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J Trauma. 2005 May;58(5):911-4; discussion 914-6.

Workload redistribution: a new approach to the 80-hour workweek.

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Department of Surgery, University of Vermont College of Medicine, Burlington, Vermont 05401, USA.



The new Accreditation Council for Graduate Medical Education-mandated 80-hour resident work week has resulted in busy trauma services struggling to meet these strict guidelines, or face loss of accreditation.


Beginning in July 2003, our Level I trauma service began a policy of direct admission of isolated neurosurgical or orthopedic injuries to the specific subspecialty service after complete evaluation by the trauma service in the emergency department for associated injuries. Complications, missed injuries, delayed diagnoses, and admission rates were compared in two 6-month periods: PRE, before the policy change; and POST, after the new policy had been instituted. Resident work hours were likewise compared over the two time periods.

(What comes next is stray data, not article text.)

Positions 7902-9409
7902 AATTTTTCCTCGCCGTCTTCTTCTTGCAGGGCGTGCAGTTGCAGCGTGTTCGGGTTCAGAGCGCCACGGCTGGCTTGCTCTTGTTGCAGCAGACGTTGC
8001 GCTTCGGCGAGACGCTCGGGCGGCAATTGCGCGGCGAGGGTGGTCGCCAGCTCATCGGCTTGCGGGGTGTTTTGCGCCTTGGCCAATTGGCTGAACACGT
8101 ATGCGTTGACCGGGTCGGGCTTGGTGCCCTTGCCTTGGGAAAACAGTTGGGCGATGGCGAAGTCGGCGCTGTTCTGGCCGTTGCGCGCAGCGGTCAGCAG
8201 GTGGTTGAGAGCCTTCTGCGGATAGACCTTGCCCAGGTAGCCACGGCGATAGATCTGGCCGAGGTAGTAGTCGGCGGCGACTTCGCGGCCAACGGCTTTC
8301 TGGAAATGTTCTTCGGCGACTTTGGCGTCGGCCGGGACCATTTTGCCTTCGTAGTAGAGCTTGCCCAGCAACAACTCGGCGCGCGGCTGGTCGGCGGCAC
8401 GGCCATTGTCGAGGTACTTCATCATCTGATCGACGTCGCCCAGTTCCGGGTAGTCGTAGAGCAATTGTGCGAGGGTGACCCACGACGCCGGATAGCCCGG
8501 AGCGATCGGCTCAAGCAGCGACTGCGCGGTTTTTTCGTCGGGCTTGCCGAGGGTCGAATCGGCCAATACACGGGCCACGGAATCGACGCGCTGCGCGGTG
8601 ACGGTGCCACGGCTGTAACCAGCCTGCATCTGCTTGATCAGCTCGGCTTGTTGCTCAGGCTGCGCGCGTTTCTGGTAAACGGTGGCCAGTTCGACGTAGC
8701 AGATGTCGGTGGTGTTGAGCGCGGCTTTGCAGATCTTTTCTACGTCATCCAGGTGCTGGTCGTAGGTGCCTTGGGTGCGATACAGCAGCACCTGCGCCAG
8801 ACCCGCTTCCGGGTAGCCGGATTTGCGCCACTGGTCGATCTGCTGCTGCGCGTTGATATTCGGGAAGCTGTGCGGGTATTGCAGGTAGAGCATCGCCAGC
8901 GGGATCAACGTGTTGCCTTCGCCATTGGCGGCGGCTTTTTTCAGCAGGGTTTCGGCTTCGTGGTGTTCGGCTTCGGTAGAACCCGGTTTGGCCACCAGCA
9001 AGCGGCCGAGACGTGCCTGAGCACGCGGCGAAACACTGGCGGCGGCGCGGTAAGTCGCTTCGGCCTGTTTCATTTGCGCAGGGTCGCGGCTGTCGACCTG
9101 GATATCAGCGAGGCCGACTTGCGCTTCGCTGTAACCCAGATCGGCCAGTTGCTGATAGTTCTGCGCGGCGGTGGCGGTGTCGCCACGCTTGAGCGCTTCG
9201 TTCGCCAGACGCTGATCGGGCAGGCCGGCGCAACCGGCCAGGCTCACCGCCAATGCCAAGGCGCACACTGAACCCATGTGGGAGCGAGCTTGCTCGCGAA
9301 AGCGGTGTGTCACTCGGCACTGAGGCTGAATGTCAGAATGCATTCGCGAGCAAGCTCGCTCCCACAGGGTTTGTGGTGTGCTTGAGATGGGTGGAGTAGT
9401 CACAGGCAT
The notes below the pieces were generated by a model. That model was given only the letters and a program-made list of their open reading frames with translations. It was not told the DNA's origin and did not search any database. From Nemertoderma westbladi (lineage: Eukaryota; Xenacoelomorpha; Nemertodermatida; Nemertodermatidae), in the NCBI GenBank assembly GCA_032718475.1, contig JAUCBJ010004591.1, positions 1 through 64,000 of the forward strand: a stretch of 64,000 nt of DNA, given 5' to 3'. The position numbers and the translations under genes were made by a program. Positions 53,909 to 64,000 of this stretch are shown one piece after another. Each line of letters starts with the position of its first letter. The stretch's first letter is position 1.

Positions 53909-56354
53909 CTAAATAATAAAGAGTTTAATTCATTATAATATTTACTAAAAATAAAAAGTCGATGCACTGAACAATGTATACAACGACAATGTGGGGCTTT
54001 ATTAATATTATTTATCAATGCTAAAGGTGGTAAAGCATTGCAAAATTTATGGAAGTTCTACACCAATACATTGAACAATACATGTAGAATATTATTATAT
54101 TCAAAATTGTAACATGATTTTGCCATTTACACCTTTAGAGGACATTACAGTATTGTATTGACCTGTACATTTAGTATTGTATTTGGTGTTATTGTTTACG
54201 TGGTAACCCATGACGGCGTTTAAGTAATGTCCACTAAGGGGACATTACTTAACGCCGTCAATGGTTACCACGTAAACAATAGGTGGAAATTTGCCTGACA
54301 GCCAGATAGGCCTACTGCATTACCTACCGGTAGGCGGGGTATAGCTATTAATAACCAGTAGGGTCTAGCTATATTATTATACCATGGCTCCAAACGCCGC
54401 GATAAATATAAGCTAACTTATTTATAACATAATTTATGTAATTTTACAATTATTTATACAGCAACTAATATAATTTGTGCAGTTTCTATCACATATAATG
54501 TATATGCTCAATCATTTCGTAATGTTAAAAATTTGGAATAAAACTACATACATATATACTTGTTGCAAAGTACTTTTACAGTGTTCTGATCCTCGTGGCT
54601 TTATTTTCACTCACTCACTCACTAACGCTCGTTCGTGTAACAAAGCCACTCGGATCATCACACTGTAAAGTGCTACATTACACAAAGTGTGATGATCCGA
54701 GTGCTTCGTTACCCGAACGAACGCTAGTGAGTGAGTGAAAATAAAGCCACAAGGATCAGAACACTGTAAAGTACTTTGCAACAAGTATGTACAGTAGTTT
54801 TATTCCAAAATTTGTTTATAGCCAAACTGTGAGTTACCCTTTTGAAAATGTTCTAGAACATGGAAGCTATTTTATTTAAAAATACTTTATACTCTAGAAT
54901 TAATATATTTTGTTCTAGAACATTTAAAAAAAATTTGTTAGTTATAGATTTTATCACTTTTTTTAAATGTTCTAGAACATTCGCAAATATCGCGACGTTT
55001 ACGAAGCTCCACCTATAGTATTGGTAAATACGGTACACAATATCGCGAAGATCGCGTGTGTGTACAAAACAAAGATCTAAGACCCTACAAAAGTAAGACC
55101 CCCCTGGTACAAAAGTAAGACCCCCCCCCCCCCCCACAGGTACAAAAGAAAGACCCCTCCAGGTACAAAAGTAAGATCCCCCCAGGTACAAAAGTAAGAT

Selected single-system injury admission to subspecialty services resulted in a 15% reduction in admissions to the trauma service. There were no significant differences in the overall complication rate, delayed diagnoses, or missed diagnoses between the PRE and POST time periods. Overall, there was a 9.7% reduction in resident work hours (p = 0.45; analysis of variance) between the PRE and POST periods, which allowed them, on average, to meet the Accreditation Council for Graduate Medical Education 80-hour workweek mandate.


Direct admission of patients with isolated injuries to subspecialty services is safe and decreases the workload of residents on busy trauma services.

[Indexed for MEDLINE]

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